Ever heard a fellow runner or athlete (which ever sport you choose) say that they couldn’t finish the race because they “hit a wall”? Or their bodies just couldn’t keep going? Or that they are doing a lengthy cool-down (longer than 10 mins) because they need to get rid of the lactate? Or maybe your coach has mentioned one or two of these? Well this last post of the Sports Watches Series (for the moment) will hopefully clarify a few things.
With all the “snazzy” gadgets that recreational and professional athletes are exposed to these days, it is difficult to not encounter certain “scientific” terms, such as VO2max. Although not so long ago, VO2max testing was only something that professional athletes were exposed to, with the new sports watches, all athletes (recreational, weekend warriors) now have exposure to this measurement.
So what is it? What does it mean? What am I, as a weekend warrior, supposed to do with it?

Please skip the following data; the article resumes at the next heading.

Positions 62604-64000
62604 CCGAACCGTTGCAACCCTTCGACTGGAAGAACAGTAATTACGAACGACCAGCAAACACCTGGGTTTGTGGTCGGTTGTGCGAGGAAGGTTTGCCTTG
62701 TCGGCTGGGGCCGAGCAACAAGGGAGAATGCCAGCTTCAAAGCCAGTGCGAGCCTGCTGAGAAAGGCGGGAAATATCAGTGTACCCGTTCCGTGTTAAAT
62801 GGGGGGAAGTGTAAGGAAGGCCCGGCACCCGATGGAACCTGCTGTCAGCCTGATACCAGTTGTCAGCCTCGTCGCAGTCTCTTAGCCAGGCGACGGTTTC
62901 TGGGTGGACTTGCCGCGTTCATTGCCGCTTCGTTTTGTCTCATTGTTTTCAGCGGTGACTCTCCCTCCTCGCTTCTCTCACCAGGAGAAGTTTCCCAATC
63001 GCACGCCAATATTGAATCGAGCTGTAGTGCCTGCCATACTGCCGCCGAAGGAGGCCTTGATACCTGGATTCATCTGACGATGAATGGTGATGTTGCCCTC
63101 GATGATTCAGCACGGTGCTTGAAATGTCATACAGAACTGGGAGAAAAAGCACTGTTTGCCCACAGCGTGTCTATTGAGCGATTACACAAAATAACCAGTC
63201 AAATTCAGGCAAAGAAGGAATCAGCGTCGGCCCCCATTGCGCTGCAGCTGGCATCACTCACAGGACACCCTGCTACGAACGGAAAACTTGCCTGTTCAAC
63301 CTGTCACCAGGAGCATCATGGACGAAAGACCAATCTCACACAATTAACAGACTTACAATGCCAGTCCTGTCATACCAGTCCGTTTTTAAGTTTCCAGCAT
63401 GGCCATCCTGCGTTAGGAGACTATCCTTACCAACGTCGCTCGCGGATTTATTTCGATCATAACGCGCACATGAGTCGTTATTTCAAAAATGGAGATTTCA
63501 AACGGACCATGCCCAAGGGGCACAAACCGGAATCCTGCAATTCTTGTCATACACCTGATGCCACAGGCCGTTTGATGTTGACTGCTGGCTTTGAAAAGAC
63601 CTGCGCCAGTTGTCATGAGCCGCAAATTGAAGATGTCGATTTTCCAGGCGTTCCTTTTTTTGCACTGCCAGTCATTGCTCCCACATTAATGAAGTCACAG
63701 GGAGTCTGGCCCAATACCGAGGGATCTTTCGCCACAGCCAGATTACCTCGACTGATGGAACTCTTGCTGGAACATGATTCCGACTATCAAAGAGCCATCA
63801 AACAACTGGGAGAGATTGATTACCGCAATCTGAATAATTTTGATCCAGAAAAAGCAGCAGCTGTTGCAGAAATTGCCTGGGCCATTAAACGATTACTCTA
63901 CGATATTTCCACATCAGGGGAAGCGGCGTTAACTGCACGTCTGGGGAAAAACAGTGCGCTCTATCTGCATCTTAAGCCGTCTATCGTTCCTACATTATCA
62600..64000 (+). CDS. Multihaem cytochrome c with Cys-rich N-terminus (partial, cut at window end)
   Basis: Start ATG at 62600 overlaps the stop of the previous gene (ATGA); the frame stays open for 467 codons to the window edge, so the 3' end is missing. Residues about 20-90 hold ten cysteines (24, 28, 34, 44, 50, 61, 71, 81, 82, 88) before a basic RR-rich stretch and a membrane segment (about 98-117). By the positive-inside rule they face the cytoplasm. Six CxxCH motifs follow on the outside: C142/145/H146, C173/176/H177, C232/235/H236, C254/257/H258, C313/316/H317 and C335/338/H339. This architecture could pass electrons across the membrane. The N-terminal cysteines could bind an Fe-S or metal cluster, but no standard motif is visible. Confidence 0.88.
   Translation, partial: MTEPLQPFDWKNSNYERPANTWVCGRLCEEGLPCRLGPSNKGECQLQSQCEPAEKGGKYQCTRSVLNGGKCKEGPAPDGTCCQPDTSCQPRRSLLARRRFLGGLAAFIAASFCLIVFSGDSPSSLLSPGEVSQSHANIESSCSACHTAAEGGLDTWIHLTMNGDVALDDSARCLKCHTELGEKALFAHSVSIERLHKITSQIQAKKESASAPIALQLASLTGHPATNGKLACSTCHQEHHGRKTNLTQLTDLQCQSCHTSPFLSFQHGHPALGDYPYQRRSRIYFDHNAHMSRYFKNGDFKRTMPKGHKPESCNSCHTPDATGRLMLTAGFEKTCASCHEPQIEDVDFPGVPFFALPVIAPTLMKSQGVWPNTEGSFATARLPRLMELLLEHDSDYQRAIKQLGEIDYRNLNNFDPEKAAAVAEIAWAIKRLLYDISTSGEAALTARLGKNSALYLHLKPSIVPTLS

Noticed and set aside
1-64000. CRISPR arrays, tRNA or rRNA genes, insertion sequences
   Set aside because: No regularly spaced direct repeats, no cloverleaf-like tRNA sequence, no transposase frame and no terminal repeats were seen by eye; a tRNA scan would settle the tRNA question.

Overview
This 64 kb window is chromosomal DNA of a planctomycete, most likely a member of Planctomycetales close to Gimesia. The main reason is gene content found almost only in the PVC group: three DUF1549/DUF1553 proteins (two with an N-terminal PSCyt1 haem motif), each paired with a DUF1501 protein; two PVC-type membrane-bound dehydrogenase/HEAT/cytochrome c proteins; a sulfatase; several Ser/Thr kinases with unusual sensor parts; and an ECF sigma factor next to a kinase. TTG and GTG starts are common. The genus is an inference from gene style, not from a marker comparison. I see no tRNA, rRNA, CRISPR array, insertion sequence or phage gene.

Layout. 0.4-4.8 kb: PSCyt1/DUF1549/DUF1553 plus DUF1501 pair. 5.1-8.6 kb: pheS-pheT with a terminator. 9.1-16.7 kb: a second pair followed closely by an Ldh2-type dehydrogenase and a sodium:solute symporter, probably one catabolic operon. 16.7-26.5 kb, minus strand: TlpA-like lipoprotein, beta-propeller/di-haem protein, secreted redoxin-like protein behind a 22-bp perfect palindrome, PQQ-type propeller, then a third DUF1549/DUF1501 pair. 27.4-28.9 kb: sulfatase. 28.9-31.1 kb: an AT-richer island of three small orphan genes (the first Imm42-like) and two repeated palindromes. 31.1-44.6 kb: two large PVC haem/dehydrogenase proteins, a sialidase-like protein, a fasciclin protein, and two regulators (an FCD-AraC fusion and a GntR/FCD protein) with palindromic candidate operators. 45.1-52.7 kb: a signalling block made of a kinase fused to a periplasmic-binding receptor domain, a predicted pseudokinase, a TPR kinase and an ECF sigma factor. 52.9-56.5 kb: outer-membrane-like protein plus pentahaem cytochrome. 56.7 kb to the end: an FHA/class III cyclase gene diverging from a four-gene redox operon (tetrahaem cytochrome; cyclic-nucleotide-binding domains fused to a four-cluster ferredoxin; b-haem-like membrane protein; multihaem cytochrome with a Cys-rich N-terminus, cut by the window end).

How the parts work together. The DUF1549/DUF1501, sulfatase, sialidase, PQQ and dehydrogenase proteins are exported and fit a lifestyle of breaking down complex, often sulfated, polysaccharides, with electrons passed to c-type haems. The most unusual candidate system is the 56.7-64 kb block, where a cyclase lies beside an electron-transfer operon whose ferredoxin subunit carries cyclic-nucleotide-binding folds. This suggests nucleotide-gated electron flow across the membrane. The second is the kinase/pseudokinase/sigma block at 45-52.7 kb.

Your running watch has many different measurements that pop up when you review your training history. Once you have gone for your morning run, you’re sitting having a cup of coffee (or tea) and enjoying the banter of all your running mates. One of them mentions the measures of cadence and vertical oscillation – they’re not sure what to do with the information that the watch gives them. Why would those measures be of importance? Are the watch manufacturers just trying to make things more complicated?
… Hopefully I can help explain it a little more.
Saturday morning, long run, worked hard during the training session, need a little R&R? Ever had that feeling? Ever felt like you’ve hit a plateau? Or ever felt like you’ve come back into training a little too quickly, or too hard? Overtraining syndrome is a serious set back for many an athlete/weekend warrior. It’s not … Continue reading Overtraining & Recovery